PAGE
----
Most visitors regard the centre of Les Menuires, called La Croisette, as ugly but convenient, so it might surprise them that much of it is now considered a fine example of 1960s and 70s brutalist architecture, and so is protected. This is where the tourist information office, sports centre, post office, Bureau des Guides and most of the shops are clustered.  There is also a good choice of bars and restaurants, although most are in the cheap and cheerful, rather than fine dining, category. The main ski school meeting place is on the flat area of piste near La Croisette where the Roc 1 bubble and the Menuires chair both depart, as does the Stadium draglift for skiers competing on the slalom course. This is also where many of the ski schools meet in the morning and the centre of the apres ski scene at the end of the day.  

The top part of La Croisette is dominated by Brelin – a truly massive building, resembling a gigantic cruise ship marooned on a mountainside, although its long curving shape fits into its surroundings better than the amorphous tower blocks below it. As well as lots of apartments divided into residences including some smart ones with saunas and swimming pools, Brelin has a few shops including a supermarket and ski hire shop and there is also a ski pass office. It’s great for children and good for disabled access. In the morning skiers and boarders ski down to La Croisette or beyond on the piste. There is also a bubble lift on rails that runs late into the evening, connecting Brelin to the main part of La Croisette.

Grand Reberty 

Reberty is southwest of the centre of  Les Menuires (and therefore on the right-hand side of the piste map and most village maps) and is split into two distinct levels: Reberty 2000 and Reberty 1850. It has the resort’s best hotels and some of its smartest restaurants, chalets and apartment complexes. Reberty 1850 was built around 1985, while 2000 was built around the Millennium and is more upmarket. Between Reberty 1850 and La Croisette is La Sapiniere – a smart new suburb. Almost everywhere is close to the piste, with one piste going down to the Bruyeres lift station and ski school and the other to La Croisette, but both continue down to the bottom of La Masse where the main lift hub is. As Reberty has its shops, ski hire outlets, lift pass sales desks, bars, and restaurants, people who stay here rarely visit La Croisette, except to ski through it on their way to La Masse.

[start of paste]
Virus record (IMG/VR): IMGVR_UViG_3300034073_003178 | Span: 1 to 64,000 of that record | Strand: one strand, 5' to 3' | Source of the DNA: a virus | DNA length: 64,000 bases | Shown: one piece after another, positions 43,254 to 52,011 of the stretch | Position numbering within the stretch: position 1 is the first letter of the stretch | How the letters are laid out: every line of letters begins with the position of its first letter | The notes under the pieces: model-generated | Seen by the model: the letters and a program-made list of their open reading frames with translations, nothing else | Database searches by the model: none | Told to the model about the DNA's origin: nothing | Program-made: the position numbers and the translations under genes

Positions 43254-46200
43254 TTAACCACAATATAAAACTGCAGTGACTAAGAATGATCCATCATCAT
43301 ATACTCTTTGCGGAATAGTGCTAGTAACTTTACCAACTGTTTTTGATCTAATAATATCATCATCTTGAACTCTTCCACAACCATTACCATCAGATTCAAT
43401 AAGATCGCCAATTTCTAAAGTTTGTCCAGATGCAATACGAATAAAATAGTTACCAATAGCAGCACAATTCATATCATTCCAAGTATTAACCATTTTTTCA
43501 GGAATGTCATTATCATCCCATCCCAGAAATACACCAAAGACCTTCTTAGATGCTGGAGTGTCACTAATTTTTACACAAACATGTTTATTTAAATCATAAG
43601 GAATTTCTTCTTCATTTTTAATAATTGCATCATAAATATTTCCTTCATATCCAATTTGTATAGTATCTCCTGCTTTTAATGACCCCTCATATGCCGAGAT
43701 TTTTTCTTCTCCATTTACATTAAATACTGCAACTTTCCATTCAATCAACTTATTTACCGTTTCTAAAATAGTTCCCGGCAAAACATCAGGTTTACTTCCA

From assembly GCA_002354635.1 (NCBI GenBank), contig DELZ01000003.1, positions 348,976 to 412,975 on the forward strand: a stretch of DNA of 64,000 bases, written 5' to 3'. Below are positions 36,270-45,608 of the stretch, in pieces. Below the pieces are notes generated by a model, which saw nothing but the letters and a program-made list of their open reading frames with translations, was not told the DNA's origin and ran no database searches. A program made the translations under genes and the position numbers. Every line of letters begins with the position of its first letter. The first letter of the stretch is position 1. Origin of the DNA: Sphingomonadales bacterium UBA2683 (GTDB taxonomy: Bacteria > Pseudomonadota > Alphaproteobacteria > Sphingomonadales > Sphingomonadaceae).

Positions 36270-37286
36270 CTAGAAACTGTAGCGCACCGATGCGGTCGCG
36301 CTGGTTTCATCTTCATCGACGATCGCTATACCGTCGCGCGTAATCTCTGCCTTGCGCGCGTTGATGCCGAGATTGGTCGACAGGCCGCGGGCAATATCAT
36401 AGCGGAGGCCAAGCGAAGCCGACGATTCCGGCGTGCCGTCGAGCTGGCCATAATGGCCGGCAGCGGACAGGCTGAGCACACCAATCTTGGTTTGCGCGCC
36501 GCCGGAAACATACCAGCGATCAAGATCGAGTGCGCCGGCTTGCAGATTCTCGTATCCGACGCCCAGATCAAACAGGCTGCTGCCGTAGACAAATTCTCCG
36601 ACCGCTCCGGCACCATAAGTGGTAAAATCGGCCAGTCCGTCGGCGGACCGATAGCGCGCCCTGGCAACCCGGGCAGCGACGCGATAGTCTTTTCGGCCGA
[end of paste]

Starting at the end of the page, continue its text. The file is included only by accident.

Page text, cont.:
Les Bruyeres

To the west of Reberty and below it (and therefore on the far right-hand side of most maps) is Les Bruyeres, which Hameau des Bruyeres, which is another self-contained mini resort that is filled mostly chalets and chalet-shaped apartment complexes. Like Reberty 1850 it’s not as smart or as beautiful as Reberty 2000, but it’s a lot more easy on the eye than La Croisette. It is also liked to Reberty via the Toblerone, a triangular-shaped covered walkway which crosses the piste that separates them. Les Bruyeres has its lifts (Bruyeres 1 and Sunny Express) but skiers can descend on gentle blue pistes to the main lift hub at the foot of La Masse.

Les Fontanettes

Les Fontanettes is between Le Croisette and Les Bruyeres. It is strung out over quite a large area but has fewer buildings than the other suburbs and very few shops and amenities of its own, so it feels like a suburb of the main resort rather than its self-contained mini-resort. It has some good-looking chalets and apartment complexes, however. Below it is the main lift hub from which the Reberty, Doran, Croisette, La Masse and La Masse 1 lifts all depart. 


At the entrance to the resort on the road that leads from St Martin is Preyerand. There are several large, but sympathetically designed chalet-style apartment blocks, and some less aesthetically pleasing older buildings. In general, the closer you get to La Croisette, the less beautiful, but more lively, Preyerand becomes. To reach the slopes you either take the bus to La Croisette, walk to the Preyrand lift or ski down to the Bettex lift.

Le Bettex

Le Bettex is officially a separate village. It’s small and quiet and at night a little bit isolated: bus services to the rest of Les Menuires are either rare or non-existent, and to reach Les Menuires by car you have to drive through Praranger, effectively two sides of a triangle. During the day, however, the Bettex lift provides fast access to Les Menuires’ slopes and you can ski back on piste. The village has its creche facility as well as a restaurant, bar and ski shop. Despite several new chalet and apartment developments, it has a traditional Savoyarde charm.